[ locale string ]
We are showing you the Taiwanese version of our site: would you prefer a different location?
Étape du Tour 2011 Acte II
Issoire > Saint Flour: Sunday 17th July 2011
The Etape du Tour Acte II is a very different experience to the grand Alpine stage of Acte I. We’ve referred to it as ‘The Real Tour de France’ because, as in the early days, the race travels to a wild and remote part of the country. For the inhabitants of the Massif Central it’s the biggest day of the year, when they dream of the day the Tour comes to their village.
Aside from all the commercialism and sheer size of the Tour, what is it that still makes it so special? If it’s the fact the race routinely touches little known parts of France and in so doing connects it to regular people, then the second act of the 2011 Etapes du Tour is the charm of the Tour personified. This is far from your typical sportive, in fact it’s more of an ‘un-Etape’, hence the following headings. Let us explain.
You’re going to be travelling through la France Profonde. This stage, which will feature as Stage 9 of the Tour proper before the first rest day, travels through far-flung towns, villages and countryside, the road less travelled. It’s about adventure and exploration, like a randonnée or old fashioned fleche ride. It’s as much about touring as racing.
Two roads diverged in a wood, and I -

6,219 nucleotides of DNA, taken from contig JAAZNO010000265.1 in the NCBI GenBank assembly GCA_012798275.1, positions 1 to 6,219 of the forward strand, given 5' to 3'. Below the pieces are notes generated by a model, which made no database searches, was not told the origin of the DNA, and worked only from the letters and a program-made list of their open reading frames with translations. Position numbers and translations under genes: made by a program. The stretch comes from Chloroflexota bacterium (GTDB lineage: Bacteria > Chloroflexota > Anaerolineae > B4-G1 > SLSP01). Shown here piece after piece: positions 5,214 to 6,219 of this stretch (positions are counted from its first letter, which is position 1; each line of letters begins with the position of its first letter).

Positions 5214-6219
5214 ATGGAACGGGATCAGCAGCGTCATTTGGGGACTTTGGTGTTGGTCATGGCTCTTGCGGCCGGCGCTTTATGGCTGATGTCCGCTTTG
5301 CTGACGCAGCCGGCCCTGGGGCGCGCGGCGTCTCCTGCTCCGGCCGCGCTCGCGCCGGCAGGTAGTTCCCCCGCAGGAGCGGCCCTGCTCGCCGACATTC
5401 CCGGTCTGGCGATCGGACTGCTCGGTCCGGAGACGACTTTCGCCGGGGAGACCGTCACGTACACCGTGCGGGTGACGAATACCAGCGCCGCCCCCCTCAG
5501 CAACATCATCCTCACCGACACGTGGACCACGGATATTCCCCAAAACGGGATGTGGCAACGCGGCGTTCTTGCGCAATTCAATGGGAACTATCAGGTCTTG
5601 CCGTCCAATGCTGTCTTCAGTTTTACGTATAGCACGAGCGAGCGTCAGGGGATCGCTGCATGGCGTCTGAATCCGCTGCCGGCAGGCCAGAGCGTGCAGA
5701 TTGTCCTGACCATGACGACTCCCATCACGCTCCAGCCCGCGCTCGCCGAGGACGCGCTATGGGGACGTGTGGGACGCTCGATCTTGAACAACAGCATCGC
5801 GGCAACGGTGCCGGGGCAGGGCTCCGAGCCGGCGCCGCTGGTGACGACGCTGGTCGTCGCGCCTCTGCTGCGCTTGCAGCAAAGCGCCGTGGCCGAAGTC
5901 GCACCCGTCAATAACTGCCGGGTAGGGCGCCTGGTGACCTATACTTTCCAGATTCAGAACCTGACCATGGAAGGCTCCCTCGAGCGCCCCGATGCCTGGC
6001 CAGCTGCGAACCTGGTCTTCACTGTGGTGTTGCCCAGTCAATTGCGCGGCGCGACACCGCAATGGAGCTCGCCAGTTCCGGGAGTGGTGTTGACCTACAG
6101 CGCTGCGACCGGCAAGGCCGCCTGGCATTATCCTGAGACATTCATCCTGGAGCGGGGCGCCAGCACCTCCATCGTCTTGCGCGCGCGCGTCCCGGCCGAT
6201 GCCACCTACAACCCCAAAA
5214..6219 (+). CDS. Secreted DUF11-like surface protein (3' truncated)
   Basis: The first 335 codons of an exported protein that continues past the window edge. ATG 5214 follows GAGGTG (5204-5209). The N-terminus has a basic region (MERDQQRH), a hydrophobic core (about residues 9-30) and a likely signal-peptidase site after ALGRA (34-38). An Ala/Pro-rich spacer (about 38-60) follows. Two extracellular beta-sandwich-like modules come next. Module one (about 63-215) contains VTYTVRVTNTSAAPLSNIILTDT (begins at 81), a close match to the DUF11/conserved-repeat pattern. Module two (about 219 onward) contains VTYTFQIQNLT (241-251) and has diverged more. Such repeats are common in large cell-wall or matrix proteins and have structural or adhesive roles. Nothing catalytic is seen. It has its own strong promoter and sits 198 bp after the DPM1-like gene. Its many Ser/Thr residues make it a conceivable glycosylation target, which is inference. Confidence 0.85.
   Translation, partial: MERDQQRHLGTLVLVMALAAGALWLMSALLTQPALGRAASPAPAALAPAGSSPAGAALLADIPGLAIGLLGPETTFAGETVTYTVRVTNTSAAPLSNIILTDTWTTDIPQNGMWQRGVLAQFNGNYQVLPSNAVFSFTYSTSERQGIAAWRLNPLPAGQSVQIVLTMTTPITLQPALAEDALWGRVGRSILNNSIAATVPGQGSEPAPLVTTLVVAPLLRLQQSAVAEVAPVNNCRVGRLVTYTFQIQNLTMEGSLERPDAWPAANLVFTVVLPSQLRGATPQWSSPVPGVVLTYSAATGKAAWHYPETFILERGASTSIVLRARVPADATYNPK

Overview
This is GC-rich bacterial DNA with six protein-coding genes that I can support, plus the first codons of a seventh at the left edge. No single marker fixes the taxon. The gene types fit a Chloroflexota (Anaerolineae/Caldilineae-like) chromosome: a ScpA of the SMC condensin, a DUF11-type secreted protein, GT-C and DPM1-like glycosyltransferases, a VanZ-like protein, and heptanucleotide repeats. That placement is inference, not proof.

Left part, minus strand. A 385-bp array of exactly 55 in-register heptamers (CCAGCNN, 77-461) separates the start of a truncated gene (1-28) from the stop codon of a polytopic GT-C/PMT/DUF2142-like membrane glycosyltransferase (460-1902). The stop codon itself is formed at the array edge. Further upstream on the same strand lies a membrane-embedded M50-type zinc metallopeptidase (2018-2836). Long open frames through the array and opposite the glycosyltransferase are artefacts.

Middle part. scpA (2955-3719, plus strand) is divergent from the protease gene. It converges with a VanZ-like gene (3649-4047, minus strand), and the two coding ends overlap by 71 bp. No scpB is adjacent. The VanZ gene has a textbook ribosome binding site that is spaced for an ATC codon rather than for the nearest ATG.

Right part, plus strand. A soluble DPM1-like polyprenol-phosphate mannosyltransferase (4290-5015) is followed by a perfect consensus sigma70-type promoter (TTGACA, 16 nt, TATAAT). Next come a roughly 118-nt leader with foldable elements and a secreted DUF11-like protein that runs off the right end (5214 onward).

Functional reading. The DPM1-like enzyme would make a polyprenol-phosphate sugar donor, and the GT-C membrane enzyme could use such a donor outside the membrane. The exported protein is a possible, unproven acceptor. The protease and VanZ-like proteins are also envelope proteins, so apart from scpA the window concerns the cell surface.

I took the one less travelled by,
And that has made all the difference.
- Robert Frost
If Acte I offers the celebrity and glamour of the Tour as a global spectacle, Acte II has the heart and soul, the tradition. The region has a high concentration of extinct volcanoes (the largest in the world) and as such is a fertile landscape.
The terrain on this course comes like waves and riding them will be about timing and using your gears well. Find a cadence you’re comfortable climbing in; heavier riders typically like a bigger gear while lighter, fast-twitch beings prefer spinning. Rolling hills means rolling with the punches, so just remember there are only one or two long-ish climbs and the gradient will ease up. It’s like a rollercoaster, intimidating but ultimately a thrill.
The flip side is that the flat doesn’t last for long either so, just as the pros will discover, you can’t control the race or bunch. Just ride for your own benefit and within your own limits – it’s a long route.
The roads are sweeping, rolling and quite narrow but the tarmac is smooth. There are inclines all day, climbs within climbs, so to speak, but there are sights to take your mind off them. There will be birds of prey and plenty of cows (perhaps a reminder of the victory steak you’ll enjoy later).
Whilst your typical Parisian may scoff at the idea of even visiting, let alone riding a bike in the Massif Central there is a distinctive culture and character to this region. There’s a real rustic and wild feel to the surroundings and whilst it is a sparsely populated part of France you may see one or two “Kekes” or country bumpkins on your travels. The people here may at first seem unusual, but they are some of the warmest and most “down to earth” folk you’ll find in the country.
You’ll pass strange farmhouses, possibly with characters toiling with snails out the back, or taking a siesta in the afternoon heat.
There is plenty of “weird stuff”, relics and buildings that you can’t find anywhere else. Tumble down farm buildings, aging local cafés, what lurks beneath is anyone’s guess.